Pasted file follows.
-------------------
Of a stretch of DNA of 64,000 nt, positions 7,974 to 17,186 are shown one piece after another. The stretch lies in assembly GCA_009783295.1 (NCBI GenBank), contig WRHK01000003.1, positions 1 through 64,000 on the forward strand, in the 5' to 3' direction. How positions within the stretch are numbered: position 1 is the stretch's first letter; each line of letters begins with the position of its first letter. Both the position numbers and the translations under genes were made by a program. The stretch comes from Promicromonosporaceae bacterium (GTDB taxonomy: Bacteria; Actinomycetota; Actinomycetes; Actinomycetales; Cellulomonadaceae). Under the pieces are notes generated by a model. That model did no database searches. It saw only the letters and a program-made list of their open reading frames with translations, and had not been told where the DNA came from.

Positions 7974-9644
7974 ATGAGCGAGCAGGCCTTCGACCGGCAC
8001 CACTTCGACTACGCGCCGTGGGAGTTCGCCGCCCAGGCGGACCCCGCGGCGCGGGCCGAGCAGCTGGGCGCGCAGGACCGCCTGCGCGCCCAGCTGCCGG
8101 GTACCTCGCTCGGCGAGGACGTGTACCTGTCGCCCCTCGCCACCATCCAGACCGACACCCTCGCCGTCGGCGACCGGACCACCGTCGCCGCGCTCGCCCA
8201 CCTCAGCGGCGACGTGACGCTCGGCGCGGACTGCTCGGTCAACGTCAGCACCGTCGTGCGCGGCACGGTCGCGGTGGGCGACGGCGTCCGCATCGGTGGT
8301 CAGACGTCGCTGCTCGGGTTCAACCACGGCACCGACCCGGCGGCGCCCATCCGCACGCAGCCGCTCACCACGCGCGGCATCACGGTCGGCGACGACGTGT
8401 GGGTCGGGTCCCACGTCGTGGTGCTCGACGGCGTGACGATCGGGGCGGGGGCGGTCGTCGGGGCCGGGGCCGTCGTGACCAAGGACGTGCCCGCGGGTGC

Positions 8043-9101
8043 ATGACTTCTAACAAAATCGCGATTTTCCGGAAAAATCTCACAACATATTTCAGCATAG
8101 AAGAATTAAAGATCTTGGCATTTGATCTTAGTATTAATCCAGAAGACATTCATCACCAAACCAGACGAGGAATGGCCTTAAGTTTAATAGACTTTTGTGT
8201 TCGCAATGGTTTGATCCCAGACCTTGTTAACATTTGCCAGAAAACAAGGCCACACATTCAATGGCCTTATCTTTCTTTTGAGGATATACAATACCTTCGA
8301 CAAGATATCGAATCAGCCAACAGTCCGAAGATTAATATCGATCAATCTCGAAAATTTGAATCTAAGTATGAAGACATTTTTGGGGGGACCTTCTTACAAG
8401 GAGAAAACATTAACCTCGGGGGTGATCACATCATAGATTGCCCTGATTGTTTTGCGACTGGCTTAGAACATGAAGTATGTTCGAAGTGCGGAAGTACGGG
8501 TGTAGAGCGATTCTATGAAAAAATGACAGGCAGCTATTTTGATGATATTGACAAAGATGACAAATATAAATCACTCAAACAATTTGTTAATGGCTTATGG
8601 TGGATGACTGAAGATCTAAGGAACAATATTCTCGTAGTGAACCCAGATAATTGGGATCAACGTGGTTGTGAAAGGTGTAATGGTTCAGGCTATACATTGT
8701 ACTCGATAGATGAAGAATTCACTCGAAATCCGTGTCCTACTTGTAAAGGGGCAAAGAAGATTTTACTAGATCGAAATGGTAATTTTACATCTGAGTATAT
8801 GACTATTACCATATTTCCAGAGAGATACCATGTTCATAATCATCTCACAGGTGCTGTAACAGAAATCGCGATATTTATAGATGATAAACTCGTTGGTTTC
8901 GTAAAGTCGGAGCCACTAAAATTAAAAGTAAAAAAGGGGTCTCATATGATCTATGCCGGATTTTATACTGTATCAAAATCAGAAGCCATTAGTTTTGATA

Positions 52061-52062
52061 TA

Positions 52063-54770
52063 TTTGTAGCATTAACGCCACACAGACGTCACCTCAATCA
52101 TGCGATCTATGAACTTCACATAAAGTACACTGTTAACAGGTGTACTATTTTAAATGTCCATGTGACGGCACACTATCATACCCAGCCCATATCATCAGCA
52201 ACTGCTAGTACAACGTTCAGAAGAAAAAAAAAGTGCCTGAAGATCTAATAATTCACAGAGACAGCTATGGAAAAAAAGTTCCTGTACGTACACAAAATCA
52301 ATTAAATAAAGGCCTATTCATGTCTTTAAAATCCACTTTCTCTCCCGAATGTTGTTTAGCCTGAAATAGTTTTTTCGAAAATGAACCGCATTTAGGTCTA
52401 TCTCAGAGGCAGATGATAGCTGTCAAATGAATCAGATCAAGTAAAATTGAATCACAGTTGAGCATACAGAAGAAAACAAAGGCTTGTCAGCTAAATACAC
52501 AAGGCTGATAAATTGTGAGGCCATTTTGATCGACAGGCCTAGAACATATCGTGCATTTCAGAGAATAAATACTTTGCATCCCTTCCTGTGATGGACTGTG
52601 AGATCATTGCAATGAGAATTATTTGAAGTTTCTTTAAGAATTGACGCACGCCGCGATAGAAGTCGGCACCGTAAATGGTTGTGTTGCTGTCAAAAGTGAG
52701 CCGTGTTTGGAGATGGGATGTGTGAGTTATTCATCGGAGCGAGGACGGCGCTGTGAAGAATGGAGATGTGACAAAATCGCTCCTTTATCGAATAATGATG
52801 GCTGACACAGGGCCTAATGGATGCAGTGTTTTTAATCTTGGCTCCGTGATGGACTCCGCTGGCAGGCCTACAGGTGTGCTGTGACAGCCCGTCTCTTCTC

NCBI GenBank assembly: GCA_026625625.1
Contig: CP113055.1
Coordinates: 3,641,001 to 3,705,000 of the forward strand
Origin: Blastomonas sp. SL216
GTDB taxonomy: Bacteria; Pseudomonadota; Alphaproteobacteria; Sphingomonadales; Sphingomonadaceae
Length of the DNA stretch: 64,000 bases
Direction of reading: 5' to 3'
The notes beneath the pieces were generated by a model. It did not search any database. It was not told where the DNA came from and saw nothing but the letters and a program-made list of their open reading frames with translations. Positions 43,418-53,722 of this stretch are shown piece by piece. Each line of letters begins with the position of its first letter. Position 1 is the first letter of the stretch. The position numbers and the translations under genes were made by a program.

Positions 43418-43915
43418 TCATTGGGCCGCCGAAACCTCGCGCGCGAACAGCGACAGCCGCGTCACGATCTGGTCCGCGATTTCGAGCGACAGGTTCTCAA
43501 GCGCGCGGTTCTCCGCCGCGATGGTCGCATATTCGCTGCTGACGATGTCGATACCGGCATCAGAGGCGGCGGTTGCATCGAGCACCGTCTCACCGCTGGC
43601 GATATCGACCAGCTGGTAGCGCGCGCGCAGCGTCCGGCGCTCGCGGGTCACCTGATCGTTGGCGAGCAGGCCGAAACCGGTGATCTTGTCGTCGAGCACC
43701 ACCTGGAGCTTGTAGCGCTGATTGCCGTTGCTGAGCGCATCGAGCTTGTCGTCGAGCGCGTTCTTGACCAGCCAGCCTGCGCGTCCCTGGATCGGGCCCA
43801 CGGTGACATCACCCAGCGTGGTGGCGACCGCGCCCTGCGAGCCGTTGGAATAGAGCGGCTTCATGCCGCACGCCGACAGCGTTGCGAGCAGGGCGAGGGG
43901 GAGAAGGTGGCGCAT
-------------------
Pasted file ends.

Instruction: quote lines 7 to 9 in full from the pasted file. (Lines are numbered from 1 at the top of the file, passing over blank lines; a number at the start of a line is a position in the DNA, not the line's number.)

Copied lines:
8301 CAGACGTCGCTGCTCGGGTTCAACCACGGCACCGACCCGGCGGCGCCCATCCGCACGCAGCCGCTCACCACGCGCGGCATCACGGTCGGCGACGACGTGT
8401 GGGTCGGGTCCCACGTCGTGGTGCTCGACGGCGTGACGATCGGGGCGGGGGCGGTCGTCGGGGCCGGGGCCGTCGTGACCAAGGACGTGCCCGCGGGTGC

Positions 8043-9101